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Kerbside collections trashed to save $5 million


Bulk waste collections are set to become a thing of the past in Lake Macquarie as the council switches to a booking-only system to save cash. 

Under a new structure expected to take effect in March 2024, a household in the LGA would be required to book online to have bulk waste items removed from their kerbside. 

Each address will be entitled to two collections per year. 

Lake Macquarie City Council hopes the new system will clean up streets, reduce landfill and save ratepayers money. 

It also aligns with bulk waste collection systems in place across many other NSW local government areas. 

LMCC manager waste services Paul Collins says the switch is not a reduction in service. 

“A bookable service means people have more flexibility to get their bulk waste collected when it’s most convenient to them,” he said. 

“That might be when they’re moving house, when they’re doing spring cleaning or when their bulky goods no longer work and are beyond repair.” 

LMCC manager waste services Paul Collins

If the new system is adopted by council, households will choose either two kerbside collections, two drop-off vouchers to Awaba Waste Management Facility or a combination of both. 

“Moving to a bookable service will create tidier streets and neighbourhoods, because it means bulky waste won’t fill the verge of entire suburbs at the same time,” Mr Collins said. 

“The waste also won’t stay out on the kerb as long, so there will be less litter after wind and rain.” 

Lake Mac produces the sixth-highest amount of bulky waste per household compared to the 42 other local government areas in NSW offering bulky waste services. 

“The amount of bulky waste we collect in Lake Mac has increased by 69% in the past 10 years,” Mr Collins said.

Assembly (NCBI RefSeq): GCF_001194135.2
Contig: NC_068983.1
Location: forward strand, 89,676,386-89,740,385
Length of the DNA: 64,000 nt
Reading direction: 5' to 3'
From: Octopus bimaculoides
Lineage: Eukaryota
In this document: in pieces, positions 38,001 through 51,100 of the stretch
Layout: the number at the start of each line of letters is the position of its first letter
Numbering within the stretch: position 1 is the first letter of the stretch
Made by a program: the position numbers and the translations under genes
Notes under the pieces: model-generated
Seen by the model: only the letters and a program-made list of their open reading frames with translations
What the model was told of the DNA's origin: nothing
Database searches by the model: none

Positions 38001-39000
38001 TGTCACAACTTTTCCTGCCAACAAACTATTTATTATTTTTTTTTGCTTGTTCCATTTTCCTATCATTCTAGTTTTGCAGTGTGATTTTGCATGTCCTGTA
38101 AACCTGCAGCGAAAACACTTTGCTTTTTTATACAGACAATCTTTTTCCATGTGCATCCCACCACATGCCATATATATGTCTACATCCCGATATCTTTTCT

“We’re now collecting over 11,000 tonnes of bulky waste a year. 

“That’s clearly not sustainable over the long term.”

Illegal dumping on kerbside bulky waste piles has also been a growing problem for Lake Mac. 

“Other councils who have made similar transitions tell us that the incidences of illegal dumping generally decrease with the shift to a bookable service,” Mr Collins said. 

“And, our research shows that the increased flexibility of bookable services empowers people to do the right thing with their bulky waste and reduces the temptation to transport material around the city to add to other people’s piles.

“The absence of a published, suburb-wide schedule is also expected to decrease people dumping from outside the LGA”. 

Council will continue recycling e-waste, bundled green waste, mattresses and metals from bulky waste collected, and returns from metal recycling will continue. 

The booking system software will be designed to promote opportunities for residents to redirect or rehome quality bulk waste items that still have life left in them. 

The switch to a bookable service is expected to reduce bulky waste operating costs by around $5 million over 10 years after it is introduced. 

It is proposed that bookings for the new service will open next February, with the service starting in March 2024. 

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